As premier of Saskatchewan, Tommy Douglas was instrumental in introducing universal hospital insurance in 1947 followed by universal medical care coverage in 1962. Without a doubt, these two pioneering experiments became the template for what we now call universal medicare in Canada. But it is essential to remember that rearranging the financing of the system so that everyone would have access to medically necessary care was only the first step for Douglas.
The critical second stage was a fundamental reorganization of the delivery system to build in more illness prevention and health promotion, and extend care beyond hospitals and physicians. This, he recognized, was the more difficult stage, and he always hoped and expected Canadians to meet that challenge after he retired from political life.
The fact that we have made only limited progress on the second stage of medicare during the last couple of decades is hardly his fault. Nor is it the fault of the political leaders who took Douglas' model in Saskatchewan to build national medicare, from John Diefenbaker (a Conservative) to Lester B. Pearson (a Liberal).
There are at least three aspects of the Douglas model of medicare that should be celebrated, because they provide the sturdy foundation on which we can build the next stage of medicare. The first is universality, one of the five principles under the Canada Health Act. For Douglas, universality was the key to his reform.
In contrast, access to private health insurance is based on "ability to pay," combined with your health risk profile. While you can avoid or mitigate this through employment-based health insurance, your access then becomes determined by the type of job you hold.
Douglas replaced this system with a tax-funded approach that allowed coverage to be offered to everyone, irrespective of job, age, or pre-existing medical condition. After Douglas' momentous reform, access to medical care became based on "need," rather than "ability to pay," or where you happened to be employed.
Although accepted by almost all Canadians today, universality was a contentious change at the time. In this, history provides a useful lesson in the outrageous claims made by the powerful anti-medicare coalition during the doctors' strike in Saskatchewan in 1962. Contrary to what organized medicine, the insurance companies, business groups, and almost every provincial government alleged at that time, medicare actually improved life for the vast majority of Canadians, including doctors.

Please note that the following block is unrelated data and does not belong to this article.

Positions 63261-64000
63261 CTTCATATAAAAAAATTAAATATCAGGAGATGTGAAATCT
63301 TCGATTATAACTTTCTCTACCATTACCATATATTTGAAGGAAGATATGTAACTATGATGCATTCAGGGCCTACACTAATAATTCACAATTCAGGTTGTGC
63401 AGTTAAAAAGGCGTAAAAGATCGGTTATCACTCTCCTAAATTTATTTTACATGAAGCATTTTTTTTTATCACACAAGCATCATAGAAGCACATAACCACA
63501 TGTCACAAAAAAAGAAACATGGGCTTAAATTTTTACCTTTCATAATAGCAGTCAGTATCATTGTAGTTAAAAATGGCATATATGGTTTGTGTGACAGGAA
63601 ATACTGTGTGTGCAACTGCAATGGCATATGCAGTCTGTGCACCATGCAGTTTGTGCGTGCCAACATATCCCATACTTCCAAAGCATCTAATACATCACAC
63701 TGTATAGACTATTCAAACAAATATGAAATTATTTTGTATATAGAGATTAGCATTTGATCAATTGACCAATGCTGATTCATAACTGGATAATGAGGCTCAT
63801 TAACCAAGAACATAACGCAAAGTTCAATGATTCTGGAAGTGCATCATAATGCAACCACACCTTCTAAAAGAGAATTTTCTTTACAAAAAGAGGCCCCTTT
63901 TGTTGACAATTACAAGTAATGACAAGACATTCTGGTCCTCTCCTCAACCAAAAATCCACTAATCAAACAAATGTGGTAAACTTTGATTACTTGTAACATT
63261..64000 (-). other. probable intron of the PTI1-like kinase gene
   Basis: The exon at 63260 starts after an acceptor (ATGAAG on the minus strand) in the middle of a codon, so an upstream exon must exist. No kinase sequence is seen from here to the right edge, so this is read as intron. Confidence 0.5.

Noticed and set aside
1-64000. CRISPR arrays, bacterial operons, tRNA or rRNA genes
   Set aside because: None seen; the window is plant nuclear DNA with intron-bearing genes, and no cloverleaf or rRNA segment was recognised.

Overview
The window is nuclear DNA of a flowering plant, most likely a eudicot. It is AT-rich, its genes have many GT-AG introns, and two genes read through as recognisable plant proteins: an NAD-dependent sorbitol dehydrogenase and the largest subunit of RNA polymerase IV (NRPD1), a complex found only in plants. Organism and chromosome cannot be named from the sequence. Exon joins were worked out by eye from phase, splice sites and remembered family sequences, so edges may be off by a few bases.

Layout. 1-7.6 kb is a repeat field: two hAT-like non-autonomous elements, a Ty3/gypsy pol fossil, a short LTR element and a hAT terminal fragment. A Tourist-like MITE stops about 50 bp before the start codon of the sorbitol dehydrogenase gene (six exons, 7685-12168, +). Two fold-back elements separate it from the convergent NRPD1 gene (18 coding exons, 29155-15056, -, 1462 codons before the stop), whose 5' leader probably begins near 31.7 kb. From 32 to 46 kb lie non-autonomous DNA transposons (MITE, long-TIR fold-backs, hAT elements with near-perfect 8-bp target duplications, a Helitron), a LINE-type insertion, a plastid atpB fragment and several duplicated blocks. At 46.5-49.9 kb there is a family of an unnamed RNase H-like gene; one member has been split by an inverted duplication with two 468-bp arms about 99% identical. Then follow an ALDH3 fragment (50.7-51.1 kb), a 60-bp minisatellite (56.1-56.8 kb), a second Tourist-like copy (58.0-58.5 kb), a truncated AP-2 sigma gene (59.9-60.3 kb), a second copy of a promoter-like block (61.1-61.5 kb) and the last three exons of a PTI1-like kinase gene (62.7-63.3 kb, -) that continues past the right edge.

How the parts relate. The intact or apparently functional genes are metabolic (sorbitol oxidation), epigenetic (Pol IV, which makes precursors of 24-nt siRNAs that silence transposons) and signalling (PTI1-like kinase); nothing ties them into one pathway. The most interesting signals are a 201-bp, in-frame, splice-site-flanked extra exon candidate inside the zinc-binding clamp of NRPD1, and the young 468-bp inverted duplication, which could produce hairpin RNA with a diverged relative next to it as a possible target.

The second essential dimension of Canadian medicare is public administration. Contrary to what is often assumed, this does not mean public delivery. But it does mean that any publicly-financed system of health insurance must be accountable to those who pay the piper and use the services -- i.e., taxpayers and citizens through their elected representatives.
We call our system "single-payer" to distinguish it from systems where governments own and operate almost all aspects of the delivery system. In the late 1940s, for example, the government of the United Kingdom took over the ownership of all hospitals when it introduced the National Health Service (NHS). Far from an ideologue, Douglas never intended the government to own or control all aspects of delivery as long as there was accountability for public funding back to elected legislatures.
This brings me to the third essential dimension, what I will call the Douglas-Diefenbaker-Pearson legacy; and that is the federal-provincial nature of universal medicare in Canada.
This is a system in which the provinces are responsible for managing their respective system, while the federal government is responsible for providing the provinces with the incentive to adhere to a few common standards. This is no micro-management.
Moreover, not one of the five principles of the Canada Health Act prevents the provinces from being more entrepreneurial in the delivery of higher quality and more timely health services. Even under the current system, provinces cannot be forced to comply with national principles, such as portability; instead, they are induced to do so by federal cash transfers and the possibility of their partial withdrawal. But surely this is the minimum we should expect from the provinces for the billions of dollars they receive in federal health transfers.
Without this minimal federal role, the terms of access to health care will vary from province to province and portability will become a sham. This is precisely what we are in danger of losing, as successive federal governments provide cash transfers for health care with little or no concern for ensuring the integrity of the principles of the Canada Health Act.
On this, more than ever, we need Douglas' vision, leadership and balanced understanding of our federation. Rather than go backwards to a time before medicare, we can focus on the more important business of reforming the health delivery system so that it will improve the quality of life for all Canadians, not just a privileged few.
Gregory Marchildon is an expert advisor with EvidenceNetwork.ca. He is also a Canada Research Chair and professor, Johnson-Shoyama Graduate School of Public Policy, University of Regina, and former executive director of the Romanow Commission.